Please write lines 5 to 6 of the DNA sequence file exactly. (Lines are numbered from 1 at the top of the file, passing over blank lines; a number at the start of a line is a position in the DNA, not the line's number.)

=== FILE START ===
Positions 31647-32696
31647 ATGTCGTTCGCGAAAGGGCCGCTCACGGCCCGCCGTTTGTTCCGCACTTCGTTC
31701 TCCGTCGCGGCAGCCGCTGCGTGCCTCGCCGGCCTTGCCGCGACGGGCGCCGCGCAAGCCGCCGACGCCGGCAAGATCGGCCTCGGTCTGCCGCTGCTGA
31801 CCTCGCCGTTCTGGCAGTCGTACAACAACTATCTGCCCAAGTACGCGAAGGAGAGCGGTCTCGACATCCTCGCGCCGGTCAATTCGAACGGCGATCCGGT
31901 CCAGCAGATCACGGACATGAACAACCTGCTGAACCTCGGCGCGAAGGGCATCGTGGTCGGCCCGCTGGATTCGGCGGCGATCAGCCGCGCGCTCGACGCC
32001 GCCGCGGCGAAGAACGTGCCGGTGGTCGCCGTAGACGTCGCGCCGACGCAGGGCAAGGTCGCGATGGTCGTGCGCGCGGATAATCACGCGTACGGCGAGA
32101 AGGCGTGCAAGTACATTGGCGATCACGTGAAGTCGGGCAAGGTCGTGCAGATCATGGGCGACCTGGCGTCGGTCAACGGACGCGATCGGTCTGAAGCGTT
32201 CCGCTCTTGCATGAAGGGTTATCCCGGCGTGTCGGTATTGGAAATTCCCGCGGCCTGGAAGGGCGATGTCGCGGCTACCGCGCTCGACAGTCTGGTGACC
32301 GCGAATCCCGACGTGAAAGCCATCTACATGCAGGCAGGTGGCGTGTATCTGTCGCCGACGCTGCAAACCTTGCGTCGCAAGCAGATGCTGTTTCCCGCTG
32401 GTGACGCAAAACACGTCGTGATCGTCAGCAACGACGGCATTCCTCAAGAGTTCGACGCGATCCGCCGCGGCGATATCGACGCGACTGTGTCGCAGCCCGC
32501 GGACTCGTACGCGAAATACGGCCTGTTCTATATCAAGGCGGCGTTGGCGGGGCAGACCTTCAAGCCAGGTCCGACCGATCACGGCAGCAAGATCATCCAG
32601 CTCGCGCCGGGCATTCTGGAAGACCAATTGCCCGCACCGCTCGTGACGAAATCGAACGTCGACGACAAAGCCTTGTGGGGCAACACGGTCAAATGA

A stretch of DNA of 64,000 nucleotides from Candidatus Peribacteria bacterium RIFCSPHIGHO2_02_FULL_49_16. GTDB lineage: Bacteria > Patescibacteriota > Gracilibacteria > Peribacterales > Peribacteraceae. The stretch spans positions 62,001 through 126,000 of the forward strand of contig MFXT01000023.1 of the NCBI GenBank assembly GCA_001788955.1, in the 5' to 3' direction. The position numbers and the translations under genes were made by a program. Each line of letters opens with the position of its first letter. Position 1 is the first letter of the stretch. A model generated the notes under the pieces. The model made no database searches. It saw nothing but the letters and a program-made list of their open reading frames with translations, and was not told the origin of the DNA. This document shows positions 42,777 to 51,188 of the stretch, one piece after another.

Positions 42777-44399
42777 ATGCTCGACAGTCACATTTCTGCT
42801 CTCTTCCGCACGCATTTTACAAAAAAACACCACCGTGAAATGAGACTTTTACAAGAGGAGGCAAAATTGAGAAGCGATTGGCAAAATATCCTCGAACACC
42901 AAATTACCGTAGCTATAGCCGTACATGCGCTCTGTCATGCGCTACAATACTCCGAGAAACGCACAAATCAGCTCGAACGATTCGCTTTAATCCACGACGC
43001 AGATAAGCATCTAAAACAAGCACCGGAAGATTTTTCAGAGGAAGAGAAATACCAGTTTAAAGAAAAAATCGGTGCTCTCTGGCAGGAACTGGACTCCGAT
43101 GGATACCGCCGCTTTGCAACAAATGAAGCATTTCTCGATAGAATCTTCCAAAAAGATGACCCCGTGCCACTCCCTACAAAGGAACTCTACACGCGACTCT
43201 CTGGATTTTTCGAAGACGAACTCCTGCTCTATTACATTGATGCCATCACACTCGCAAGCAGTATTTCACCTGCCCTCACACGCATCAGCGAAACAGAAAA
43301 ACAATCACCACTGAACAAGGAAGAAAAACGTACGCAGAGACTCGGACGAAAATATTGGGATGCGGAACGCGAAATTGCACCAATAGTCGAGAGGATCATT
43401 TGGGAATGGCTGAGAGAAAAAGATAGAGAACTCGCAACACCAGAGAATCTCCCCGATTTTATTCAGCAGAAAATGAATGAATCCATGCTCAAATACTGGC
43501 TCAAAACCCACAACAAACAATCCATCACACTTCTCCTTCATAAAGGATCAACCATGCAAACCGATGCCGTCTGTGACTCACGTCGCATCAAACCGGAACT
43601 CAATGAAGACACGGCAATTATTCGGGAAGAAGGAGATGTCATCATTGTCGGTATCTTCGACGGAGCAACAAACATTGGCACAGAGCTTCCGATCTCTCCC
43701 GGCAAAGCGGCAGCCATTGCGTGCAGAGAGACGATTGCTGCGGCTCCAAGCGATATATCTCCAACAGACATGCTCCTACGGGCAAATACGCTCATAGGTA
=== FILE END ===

31901 CCAGCAGATCACGGACATGAACAACCTGCTGAACCTCGGCGCGAAGGGCATCGTGGTCGGCCCGCTGGATTCGGCGGCGATCAGCCGCGCGCTCGACGCC
32001 GCCGCGGCGAAGAACGTGCCGGTGGTCGCCGTAGACGTCGCGCCGACGCAGGGCAAGGTCGCGATGGTCGTGCGCGCGGATAATCACGCGTACGGCGAGA